This is fun (not): Chemical Trespass

:eek: By Rachel Konrad
SAN FRANCISCO, June 3 AP - Toxic dust'' found oncomputer processors and monitors contains chemicalslinked to reproductive and neurological disorders,according to a new study by several environmentalgroups. The survey, released today by Silicon Valley ToxicsCoalition, Computer TakeBack Campaign and CleanProduction Action, is among the first to identifybrominated flame retardants on the surfaces of commondevices in homes and offices. Electronics companies began using polybrominateddiphenyl (PBDEs) and other flame retardants in the1970s, arguing that the toxins prevent fires and cannot escape from plastic casings. The study found that tiny particles of the toxic chemicals are leaching out, escaping into the air and attaching to ordinary dust on the computer equipment. This will be a great surprise to everyone who uses acomputer,’’ said Ted Smith, director of the ToxicsCoalition.
``The chemical industry is subjecting us all to what amounts to chemical trespass by putting these substancesinto use in commerce. They continue to use theirchemicals in ways that are affecting humans and otherspecies.’’
Researchers collected samples of dust from dozens ofcomputers in eight states, including university computerlabs in New York, Michigan and Texas, legislativeoffices in California, and an interactive computerdisplay at a children’s museum in Maine. They tested forthree types of brominated flame retardants suspected tobe hazardous.
The most toxic piece of equipment discovered by theresearchers was a new flat-screen monitor in auniversity in New York, implying that newer equipmentisn’t necessarily cleaner.
Penta- and octa-brominated diphenyl will be taken offthe market by the end of the year. Environmental groupsare demanding legislation that would ban deca-brominateddiphenyl, too.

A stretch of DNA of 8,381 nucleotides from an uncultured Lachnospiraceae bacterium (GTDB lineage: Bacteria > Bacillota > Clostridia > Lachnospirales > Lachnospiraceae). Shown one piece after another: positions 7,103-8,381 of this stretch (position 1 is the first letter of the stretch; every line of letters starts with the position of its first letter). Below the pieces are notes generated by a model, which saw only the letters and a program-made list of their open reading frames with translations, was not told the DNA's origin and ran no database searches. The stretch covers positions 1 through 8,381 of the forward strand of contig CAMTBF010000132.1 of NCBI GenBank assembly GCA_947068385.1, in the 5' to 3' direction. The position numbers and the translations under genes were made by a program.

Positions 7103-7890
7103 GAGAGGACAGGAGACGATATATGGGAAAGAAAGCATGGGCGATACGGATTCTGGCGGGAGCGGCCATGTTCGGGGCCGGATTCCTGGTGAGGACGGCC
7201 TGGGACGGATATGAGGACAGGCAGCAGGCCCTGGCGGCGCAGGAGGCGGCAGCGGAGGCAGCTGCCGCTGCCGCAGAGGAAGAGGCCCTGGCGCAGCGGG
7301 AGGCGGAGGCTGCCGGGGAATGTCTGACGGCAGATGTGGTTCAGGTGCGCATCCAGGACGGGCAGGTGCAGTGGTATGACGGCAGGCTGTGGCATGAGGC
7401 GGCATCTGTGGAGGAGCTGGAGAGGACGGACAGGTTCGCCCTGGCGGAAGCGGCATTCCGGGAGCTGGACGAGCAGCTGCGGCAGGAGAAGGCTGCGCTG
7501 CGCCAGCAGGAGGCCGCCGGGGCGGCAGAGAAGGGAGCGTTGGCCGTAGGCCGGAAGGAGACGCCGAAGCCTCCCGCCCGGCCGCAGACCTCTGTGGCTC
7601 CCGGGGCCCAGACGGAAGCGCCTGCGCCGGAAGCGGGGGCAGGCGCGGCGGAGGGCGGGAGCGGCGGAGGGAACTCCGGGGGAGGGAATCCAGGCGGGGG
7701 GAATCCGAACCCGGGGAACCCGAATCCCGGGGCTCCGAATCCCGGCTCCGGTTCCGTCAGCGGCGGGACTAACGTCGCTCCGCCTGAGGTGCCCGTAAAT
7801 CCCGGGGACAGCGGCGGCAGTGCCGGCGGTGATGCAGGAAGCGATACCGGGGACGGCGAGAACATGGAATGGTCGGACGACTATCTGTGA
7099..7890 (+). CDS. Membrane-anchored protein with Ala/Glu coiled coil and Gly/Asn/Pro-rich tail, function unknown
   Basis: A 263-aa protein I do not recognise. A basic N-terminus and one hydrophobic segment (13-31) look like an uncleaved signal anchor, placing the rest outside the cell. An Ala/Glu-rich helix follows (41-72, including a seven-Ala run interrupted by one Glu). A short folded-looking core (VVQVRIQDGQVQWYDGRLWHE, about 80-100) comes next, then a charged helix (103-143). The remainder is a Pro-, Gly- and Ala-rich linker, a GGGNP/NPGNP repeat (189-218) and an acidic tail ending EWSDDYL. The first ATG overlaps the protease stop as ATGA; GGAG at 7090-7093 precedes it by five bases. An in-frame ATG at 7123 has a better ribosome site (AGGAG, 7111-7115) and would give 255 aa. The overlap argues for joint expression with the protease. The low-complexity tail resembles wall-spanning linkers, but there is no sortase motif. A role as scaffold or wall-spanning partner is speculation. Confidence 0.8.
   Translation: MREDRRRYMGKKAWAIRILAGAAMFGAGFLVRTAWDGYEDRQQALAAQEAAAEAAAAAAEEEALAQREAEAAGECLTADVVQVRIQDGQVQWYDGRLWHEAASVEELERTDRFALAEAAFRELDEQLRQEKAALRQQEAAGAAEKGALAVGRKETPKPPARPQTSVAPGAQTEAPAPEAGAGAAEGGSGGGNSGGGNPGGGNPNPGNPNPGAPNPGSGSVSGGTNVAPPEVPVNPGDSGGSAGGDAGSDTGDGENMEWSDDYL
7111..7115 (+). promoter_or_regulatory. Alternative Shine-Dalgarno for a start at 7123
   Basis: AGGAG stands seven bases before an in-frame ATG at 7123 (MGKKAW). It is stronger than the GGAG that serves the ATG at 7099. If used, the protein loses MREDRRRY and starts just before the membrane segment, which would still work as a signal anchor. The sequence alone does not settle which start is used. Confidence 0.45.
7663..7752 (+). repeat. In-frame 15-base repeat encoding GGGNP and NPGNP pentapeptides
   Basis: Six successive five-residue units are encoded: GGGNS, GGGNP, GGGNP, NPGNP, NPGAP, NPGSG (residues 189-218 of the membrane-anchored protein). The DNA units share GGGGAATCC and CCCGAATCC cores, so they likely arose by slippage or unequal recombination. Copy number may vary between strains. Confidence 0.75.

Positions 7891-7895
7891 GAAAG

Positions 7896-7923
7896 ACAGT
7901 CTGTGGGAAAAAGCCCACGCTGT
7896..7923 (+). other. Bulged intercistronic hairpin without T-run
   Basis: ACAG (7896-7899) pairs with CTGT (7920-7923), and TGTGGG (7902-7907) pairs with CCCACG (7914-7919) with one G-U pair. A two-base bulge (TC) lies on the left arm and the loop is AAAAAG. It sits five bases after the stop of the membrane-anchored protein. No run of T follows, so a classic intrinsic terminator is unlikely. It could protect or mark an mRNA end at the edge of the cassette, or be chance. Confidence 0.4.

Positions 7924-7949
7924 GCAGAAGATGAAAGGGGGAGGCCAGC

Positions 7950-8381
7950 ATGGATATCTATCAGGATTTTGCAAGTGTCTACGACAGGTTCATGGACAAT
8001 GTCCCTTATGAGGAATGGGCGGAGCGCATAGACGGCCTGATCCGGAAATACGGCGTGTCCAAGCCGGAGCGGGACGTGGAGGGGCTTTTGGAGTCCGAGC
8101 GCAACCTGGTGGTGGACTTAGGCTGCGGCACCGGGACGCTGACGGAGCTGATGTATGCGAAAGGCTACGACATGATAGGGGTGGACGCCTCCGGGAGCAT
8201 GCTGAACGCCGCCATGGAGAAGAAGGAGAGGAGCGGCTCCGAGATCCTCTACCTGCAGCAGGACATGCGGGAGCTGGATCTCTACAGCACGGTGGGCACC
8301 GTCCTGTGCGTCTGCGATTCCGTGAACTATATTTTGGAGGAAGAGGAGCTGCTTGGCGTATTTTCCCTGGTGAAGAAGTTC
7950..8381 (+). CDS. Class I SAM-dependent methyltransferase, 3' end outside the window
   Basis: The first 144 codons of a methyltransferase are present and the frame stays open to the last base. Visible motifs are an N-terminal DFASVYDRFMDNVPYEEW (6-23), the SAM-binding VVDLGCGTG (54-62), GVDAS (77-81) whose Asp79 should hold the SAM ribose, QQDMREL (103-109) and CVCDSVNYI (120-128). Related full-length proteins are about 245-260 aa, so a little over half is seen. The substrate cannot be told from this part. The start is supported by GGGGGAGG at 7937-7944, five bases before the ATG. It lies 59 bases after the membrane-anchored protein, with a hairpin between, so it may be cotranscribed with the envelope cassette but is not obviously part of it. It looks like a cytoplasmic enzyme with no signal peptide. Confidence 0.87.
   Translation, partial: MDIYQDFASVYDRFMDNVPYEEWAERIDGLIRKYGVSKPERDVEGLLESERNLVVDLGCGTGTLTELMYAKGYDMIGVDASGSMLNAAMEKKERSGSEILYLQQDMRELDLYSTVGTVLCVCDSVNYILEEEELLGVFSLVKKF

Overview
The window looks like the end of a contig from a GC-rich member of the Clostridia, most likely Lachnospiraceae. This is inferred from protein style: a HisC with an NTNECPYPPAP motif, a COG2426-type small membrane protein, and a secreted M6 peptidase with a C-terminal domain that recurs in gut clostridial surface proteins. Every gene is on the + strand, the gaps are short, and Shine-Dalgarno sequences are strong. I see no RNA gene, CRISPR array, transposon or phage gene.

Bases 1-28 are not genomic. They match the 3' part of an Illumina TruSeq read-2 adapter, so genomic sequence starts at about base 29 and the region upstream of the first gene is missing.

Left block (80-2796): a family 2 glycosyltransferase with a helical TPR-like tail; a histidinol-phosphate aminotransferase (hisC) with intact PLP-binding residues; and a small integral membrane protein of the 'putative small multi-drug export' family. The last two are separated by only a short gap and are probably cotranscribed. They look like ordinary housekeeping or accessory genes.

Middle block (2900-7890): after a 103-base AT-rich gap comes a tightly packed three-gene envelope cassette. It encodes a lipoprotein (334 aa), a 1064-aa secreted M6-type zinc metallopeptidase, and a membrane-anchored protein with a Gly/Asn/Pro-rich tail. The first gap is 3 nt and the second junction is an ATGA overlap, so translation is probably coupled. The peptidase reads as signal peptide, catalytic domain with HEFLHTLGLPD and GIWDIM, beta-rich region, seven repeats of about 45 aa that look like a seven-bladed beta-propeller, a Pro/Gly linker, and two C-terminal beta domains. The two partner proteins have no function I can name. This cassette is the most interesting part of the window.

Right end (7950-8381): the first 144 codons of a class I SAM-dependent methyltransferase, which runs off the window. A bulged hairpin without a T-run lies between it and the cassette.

PBDEs, which have caused neurological damage inlaboratory rats in numerous studies, are related topolychlorinated biphenyls (PCBs), used in fireextinguishers, fluorescent lights and liquid insulatorssince the 1920s.
PCBs were outlawed in the 1970s, but the toxins don’terode and still persist in the environment.
The Agency for Toxic Substances and Disease Registry,part of the US Department of Health and Human Services,and several other organisations have confirmed PCBsdamage the brains of human foetuses.
Scientists have not directly correlated exposure toPBDEs with specific diseases or developmentalimpairment, although researchers are studying possiblelinks between brominated flame retardants and autism.
Independent researchers who reviewed the new study sayconsumers shouldn’t throw out their computers, and theyneedn’t wear special gloves or minimise exposure tocomputer monitors.
There’s no known way to remove dust-born PBDEs, sospecial wipes or sprays wouldn’t significantly reducechemical exposure.
Researchers for the Toxics Coalition believe that theywould get similar results on televisions and otherelectronic equipment, but this study only testedcomputers.
The electronics industry has been reducing oreliminating some brominated flame retardants since thelate 1990s, when European countries began prohibitingthe sale of products that contain the chemicals.
Dell Inc and many other computer makers continue usinga flame retardant related to PBDEs on circuit boards.They use lead, mercury and other toxins in centralprocessing units and monitors. But Dell, along withApple Computer Inc. and others, stopped using PBDEs in2002.